Heart Valve Disease (cont.)
In this Article
- What is valvular heart disease?
- How do heart valves work?
- What are the types of valve disease?
- What causes valvular heart disease?
- What are the symptoms of valve disease?
- How are valve diseases diagnosed?
- How is heart valve disease treated?
- Living with valve disease
- Find a local Cardiologist in your town
How Are Valve Diseases Diagnosed?
Your heart doctor can tell if you have valve disease by talking to you about your symptoms, performing a physical exam, and giving you other tests.
During a physical exam, your doctor will listen to your heart to hear the sounds the heart makes as the valves open and close. A murmur is a swishing sound made by blood flowing through a stenotic or leaky valve. Your doctor can also tell if your heart is enlarged or if your heart rhythm is irregular.
The doctor will listen to your lungs to hear if you are retaining fluid in your lungs, which shows your heart is not able to pump as well as it should.
By examining your body, the doctor can find clues about your circulation and the functioning of your other organs.
After the physical exam, the doctor may order diagnostic tests. These may include:
- Transesophageal echocardiography
- Cardiac catheterization (also called an angiogram)
- Radionuclide scans
- Magnetic resonance imaging (MRI)
By looking at the results, repeated over time, your doctor can also see the progress of your valve disease. This will help him or her make decisions about your treatment.
How Is Heart Valve Disease Treated?
Treatment for heart valve disease depends on the type and severity of valve disease. There are three goals of treatment for heart valve disease: protecting your valve from further damage; lessening symptoms; and repairing or replacing valves.
Protecting your valve from further damage.
If you have valve disease, you are at risk for developing endocarditis, a serious condition. People who have mitral valve prolapse without thickening or regurgitation/leaking are not at risk of developing endocarditis.
You are still at risk for endocarditis, even if your valve is repaired or replaced through surgery. To protect yourself:
- Tell your doctors and dentist you have valve disease. You may want to carry an identification card with this information. The American Heart Association website (www.americanheart.org) has a bacterial endocarditis wallet card that you may download; or call your local American Heart Association office or the national office at 1-800-AHA-USA1.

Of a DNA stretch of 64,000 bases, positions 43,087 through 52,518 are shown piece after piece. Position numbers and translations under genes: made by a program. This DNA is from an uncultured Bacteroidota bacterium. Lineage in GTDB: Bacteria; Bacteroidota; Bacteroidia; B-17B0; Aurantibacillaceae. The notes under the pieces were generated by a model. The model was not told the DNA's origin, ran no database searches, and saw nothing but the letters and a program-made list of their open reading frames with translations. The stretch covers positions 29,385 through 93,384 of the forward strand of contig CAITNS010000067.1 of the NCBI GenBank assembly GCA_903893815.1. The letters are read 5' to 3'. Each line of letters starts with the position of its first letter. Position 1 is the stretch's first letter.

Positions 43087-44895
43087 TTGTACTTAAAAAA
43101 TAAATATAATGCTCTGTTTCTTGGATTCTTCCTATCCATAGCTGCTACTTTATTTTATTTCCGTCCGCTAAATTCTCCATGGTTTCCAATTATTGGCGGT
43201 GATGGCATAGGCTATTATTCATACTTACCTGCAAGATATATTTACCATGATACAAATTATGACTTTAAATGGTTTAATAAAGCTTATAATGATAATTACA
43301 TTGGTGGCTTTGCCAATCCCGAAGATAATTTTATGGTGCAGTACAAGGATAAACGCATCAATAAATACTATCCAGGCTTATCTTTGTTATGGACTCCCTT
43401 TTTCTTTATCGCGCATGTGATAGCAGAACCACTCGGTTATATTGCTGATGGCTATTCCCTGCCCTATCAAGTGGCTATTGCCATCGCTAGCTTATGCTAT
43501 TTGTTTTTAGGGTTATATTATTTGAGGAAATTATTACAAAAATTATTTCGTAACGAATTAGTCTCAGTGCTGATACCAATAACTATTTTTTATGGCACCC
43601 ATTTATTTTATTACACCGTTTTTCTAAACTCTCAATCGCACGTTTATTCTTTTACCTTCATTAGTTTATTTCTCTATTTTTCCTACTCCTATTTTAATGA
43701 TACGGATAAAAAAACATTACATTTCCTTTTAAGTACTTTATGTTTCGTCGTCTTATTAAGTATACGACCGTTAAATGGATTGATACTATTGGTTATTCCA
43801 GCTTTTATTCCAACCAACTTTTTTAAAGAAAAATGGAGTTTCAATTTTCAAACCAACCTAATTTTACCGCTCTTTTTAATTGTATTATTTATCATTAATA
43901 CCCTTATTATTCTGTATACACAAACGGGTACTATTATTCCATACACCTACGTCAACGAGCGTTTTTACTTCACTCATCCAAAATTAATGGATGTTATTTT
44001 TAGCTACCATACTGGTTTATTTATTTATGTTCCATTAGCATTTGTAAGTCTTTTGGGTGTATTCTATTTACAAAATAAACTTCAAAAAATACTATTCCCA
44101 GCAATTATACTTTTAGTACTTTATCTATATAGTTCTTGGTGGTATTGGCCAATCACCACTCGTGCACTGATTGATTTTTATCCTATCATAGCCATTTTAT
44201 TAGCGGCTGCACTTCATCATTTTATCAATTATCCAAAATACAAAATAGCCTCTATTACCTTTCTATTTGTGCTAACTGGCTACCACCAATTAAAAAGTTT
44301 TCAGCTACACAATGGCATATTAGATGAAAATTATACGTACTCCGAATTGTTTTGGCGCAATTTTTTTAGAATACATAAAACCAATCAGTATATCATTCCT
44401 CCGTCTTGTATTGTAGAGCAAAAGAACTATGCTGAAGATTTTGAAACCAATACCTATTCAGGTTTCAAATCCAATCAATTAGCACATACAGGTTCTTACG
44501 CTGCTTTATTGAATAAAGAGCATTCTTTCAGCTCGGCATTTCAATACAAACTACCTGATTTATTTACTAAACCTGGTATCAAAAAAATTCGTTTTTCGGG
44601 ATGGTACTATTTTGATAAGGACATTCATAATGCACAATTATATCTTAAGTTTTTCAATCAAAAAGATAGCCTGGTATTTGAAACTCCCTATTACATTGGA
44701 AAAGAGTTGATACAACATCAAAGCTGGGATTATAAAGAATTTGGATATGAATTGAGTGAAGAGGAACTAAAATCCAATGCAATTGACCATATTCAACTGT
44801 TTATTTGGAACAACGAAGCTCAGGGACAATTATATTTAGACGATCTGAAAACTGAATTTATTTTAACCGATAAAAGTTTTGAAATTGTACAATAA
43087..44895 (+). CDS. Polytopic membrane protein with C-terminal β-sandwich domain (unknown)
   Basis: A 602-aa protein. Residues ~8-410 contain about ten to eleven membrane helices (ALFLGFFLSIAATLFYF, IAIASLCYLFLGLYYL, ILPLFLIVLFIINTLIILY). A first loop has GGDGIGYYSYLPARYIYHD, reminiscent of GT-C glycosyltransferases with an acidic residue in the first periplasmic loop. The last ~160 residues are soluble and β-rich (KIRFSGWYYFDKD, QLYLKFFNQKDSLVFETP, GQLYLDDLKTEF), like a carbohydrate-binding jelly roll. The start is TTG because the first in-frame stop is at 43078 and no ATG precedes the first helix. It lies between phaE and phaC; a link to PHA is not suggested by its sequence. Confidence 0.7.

- Call your doctor if you have symptoms of an infection (sore throat, general body aches, fever).
- Take good care of your teeth and gums to prevent infections. See your dentist for regular visits.
- Take antibiotics before you undergo any procedure that may cause bleeding, such as any dental work (even a basic teeth cleaning), invasive tests (any test that may involve blood or bleeding), and most major or minor surgery. Your doctor can provide you with a card that provides specific antibiotic guidelines.
Medications. You may be prescribed medications to treat your symptoms and to lessen the chance of further valve damage. Some medications may be stopped after you have had valve surgery to correct your problem. Other medications may need to be taken all your life. Medications may include:
|Common Types of Medications||What They Do|
|Diuretics ("water pills")||Remove extra fluid from the tissues and bloodstream; lessen the symptoms of heart failure|
|Antiarrhythmic medications||Control the heart's rhythm|
|Vasodilators||Lessen the heart's work. Also encourages blood to flow in a forward direction, rather than backwards through a leaky valve.|
|ACE inhibitors||A type of vasodilator used to treat high blood pressure and heart failure|
|Beta blockers||Treat high blood pressure and lessen the heart's work by helping the heart beat slower and less forcefully. Used to decrease palpitations in some patients.|
|Anticoagulants ("blood thinners")||Prolong the clotting time of your blood, if you are at risk for developing blood clots on your heart valve.|
Follow your doctor's orders when taking medications. Know the names of your medications, what they are for, and how often to take them.
Surgery and Other Procedures. The diagnostic tests your heart doctor orders help to identify the location, type, and extent of your valve disease. The results of these tests, the structure of your heart, your age, and your lifestyle will help your cardiologist (heart doctor), surgeon, and you decide what type of procedure will be best for you.
Surgical options include heart valve repair or replacement. Valves can be repaired or replaced with traditional heart valve surgery or a minimally invasive heart valve surgical procedure. Heart valves may also be repaired by other procedures such as percutaneous balloon valvotomy.
Get the latest treatment options.